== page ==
I was so eager for a family
After waiting seven years to be adopted, Mallory was 14 when she finally found a family of her own.
Q&A with Mallory G.
Mallory was 14 when she was adopted from foster care by her mom, Lisa Marie. Now 20, Mallory shares her perspective to give a voice to other teens in foster care who are waiting for a family. Read more of Mallory and Lisa Marie’s adoption story here.
During those seven years when you were in foster care, what were you hoping to find in a family?
My foster care case workers would ask me what I was looking for in a family, and I just wanted someone to take care of me and be with me throughout my life. Someone who would come to my choir concerts and cheer me on.
But as I got older, it got harder to stay hopeful. I had some breakdowns, crying at my foster home, pleading for someone to adopt me. I was so eager for my own family.
What are some of your earliest memories of meeting your mom and realizing the adoption was going to happen?
I was over the moon when I found out I was going to be adopted. My mom had given my caseworker a brochure about herself. It had information about her favorite color and things she liked to do for fun. I thought, I like to do these things too!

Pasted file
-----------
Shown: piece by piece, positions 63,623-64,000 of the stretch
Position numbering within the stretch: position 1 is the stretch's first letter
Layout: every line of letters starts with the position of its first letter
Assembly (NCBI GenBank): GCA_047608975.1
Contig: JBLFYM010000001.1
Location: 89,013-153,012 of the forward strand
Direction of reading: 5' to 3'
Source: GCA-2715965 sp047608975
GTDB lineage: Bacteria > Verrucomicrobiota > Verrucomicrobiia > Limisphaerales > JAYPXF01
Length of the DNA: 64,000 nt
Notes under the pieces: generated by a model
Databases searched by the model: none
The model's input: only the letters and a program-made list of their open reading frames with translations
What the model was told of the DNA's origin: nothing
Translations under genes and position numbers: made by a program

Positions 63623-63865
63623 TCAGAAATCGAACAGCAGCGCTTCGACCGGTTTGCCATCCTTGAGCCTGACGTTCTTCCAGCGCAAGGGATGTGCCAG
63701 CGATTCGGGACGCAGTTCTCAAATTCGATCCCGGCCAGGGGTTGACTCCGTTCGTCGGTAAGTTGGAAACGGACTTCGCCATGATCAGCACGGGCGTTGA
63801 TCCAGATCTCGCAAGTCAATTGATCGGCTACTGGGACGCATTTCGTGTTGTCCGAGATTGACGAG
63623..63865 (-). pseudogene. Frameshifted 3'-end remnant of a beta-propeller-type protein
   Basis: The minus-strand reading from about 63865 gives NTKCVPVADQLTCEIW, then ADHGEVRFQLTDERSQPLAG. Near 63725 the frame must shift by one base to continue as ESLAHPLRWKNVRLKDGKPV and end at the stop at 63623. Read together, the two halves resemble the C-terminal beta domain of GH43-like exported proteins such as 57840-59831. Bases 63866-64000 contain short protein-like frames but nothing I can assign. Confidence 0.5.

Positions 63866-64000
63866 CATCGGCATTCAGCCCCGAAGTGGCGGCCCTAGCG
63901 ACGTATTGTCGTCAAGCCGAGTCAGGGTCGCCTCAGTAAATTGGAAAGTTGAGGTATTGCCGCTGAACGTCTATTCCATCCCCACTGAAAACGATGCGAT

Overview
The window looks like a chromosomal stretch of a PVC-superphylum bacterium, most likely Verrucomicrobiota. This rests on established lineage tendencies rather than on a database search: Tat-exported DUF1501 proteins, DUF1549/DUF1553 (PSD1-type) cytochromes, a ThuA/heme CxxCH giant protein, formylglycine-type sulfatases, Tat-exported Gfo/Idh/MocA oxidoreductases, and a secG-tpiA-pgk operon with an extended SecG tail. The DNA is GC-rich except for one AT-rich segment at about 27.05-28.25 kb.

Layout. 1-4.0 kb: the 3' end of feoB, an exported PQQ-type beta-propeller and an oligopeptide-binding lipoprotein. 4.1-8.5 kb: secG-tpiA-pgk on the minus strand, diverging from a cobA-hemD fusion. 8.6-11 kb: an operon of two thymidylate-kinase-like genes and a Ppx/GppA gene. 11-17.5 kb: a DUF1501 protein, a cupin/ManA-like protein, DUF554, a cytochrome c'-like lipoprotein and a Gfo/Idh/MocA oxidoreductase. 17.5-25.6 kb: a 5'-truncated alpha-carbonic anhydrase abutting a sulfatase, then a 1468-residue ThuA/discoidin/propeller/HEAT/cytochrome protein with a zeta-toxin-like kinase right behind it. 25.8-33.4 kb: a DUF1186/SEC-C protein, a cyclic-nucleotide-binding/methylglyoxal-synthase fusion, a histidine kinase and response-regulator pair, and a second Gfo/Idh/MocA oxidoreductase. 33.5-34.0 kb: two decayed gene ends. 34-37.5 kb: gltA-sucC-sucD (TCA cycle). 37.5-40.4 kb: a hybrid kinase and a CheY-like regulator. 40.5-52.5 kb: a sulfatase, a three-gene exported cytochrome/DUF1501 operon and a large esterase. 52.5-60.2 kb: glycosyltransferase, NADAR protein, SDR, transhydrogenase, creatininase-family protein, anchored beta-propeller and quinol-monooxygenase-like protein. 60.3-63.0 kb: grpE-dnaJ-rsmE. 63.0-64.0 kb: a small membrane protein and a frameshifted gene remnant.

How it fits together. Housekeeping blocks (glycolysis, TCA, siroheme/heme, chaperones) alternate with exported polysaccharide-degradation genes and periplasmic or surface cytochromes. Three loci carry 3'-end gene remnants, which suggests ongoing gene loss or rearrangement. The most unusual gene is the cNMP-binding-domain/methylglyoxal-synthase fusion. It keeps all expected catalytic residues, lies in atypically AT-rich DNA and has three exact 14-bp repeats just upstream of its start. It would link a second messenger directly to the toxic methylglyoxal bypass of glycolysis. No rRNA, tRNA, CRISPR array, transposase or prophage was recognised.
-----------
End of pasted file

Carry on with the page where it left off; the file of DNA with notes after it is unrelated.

I was so nervous on the flight. She was there at the airport, waiting for me with her sister and balloons. I was into Leon Bridges at the time, and she had his new CD. We played it in the car on the way home. I remember we made cookies together that first day, and I followed her around the house like a puppy. It was so hard to believe that it finally happened. I finally had my own family.
Did anyone talk to you about making the transition from foster care to adoption? How did you prepare?
Before the adoption, no one sat me down and said, “This is what being in a family will be like.” It was something I had to learn on my own. I had to grow into that because it was so unfamiliar. We had our rough spots; I was defiant at times. Most teenagers are.
But my mom offered constant reassurance, saying, “I’m here for you.” And her actions spoke louder than her words. Even when it was hard for me to trust, she always gave me reasons to trust her.
What do you wish families thinking about adoption knew about adopting a teen?
When you adopt a teen, make sure they have what they need, including a therapist, support around them, and a safe place to talk. When they first come to your home, they don’t have anyone and have to start everything all over. So be patient and kind. Take it day by day.
At Bethany we often say, “Family changes everything.” What does that mean to you?
When you move in with a new family and everything’s unfamiliar, you don’t know what’s going to happen. Family can give a teenager stepping-stones they won’t get in foster care. Family gives teens a foundation that can launch them into life.